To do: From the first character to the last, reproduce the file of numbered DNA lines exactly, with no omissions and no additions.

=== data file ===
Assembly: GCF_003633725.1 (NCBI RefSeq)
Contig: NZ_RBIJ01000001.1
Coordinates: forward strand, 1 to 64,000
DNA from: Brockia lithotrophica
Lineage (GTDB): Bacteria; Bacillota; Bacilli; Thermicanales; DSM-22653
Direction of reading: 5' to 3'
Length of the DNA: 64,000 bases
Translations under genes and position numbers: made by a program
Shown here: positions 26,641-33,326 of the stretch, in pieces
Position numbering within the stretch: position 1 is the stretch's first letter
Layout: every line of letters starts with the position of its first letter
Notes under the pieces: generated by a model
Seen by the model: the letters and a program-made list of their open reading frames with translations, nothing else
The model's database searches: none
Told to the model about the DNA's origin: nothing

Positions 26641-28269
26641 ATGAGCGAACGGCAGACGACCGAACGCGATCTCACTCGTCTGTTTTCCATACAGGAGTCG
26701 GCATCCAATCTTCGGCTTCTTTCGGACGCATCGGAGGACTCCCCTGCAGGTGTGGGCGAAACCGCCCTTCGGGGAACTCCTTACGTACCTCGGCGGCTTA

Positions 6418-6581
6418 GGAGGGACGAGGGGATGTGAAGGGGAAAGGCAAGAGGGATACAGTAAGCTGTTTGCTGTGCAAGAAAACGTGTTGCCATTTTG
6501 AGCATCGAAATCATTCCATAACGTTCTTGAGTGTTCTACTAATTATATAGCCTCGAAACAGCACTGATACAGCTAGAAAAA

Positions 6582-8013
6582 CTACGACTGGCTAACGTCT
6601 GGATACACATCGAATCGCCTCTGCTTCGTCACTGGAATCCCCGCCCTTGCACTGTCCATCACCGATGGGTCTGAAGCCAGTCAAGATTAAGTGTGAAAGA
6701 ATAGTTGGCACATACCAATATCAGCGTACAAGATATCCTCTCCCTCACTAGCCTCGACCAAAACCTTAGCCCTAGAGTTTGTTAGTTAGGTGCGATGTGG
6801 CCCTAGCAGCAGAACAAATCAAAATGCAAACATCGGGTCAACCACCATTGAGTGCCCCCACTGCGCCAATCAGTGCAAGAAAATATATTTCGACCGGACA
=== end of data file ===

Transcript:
Assembly: GCF_003633725.1 (NCBI RefSeq)
Contig: NZ_RBIJ01000001.1
Coordinates: forward strand, 1 to 64,000
DNA from: Brockia lithotrophica
Lineage (GTDB): Bacteria; Bacillota; Bacilli; Thermicanales; DSM-22653
Direction of reading: 5' to 3'
Length of the DNA: 64,000 bases
Translations under genes and position numbers: made by a program
Shown here: positions 26,641-33,326 of the stretch, in pieces
Position numbering within the stretch: position 1 is the stretch's first letter
Layout: every line of letters starts with the position of its first letter
Notes under the pieces: generated by a model
Seen by the model: the letters and a program-made list of their open reading frames with translations, nothing else
The model's database searches: none
Told to the model about the DNA's origin: nothing

Positions 26641-28269
26641 ATGAGCGAACGGCAGACGACCGAACGCGATCTCACTCGTCTGTTTTCCATACAGGAGTCG
26701 GCATCCAATCTTCGGCTTCTTTCGGACGCATCGGAGGACTCCCCTGCAGGTGTGGGCGAAACCGCCCTTCGGGGAACTCCTTACGTACCTCGGCGGCTTA

Positions 6418-6581
6418 GGAGGGACGAGGGGATGTGAAGGGGAAAGGCAAGAGGGATACAGTAAGCTGTTTGCTGTGCAAGAAAACGTGTTGCCATTTTG
6501 AGCATCGAAATCATTCCATAACGTTCTTGAGTGTTCTACTAATTATATAGCCTCGAAACAGCACTGATACAGCTAGAAAAA

Positions 6582-8013
6582 CTACGACTGGCTAACGTCT
6601 GGATACACATCGAATCGCCTCTGCTTCGTCACTGGAATCCCCGCCCTTGCACTGTCCATCACCGATGGGTCTGAAGCCAGTCAAGATTAAGTGTGAAAGA
6701 ATAGTTGGCACATACCAATATCAGCGTACAAGATATCCTCTCCCTCACTAGCCTCGACCAAAACCTTAGCCCTAGAGTTTGTTAGTTAGGTGCGATGTGG
6801 CCCTAGCAGCAGAACAAATCAAAATGCAAACATCGGGTCAACCACCATTGAGTGCCCCCACTGCGCCAATCAGTGCAAGAAAATATATTTCGACCGGACA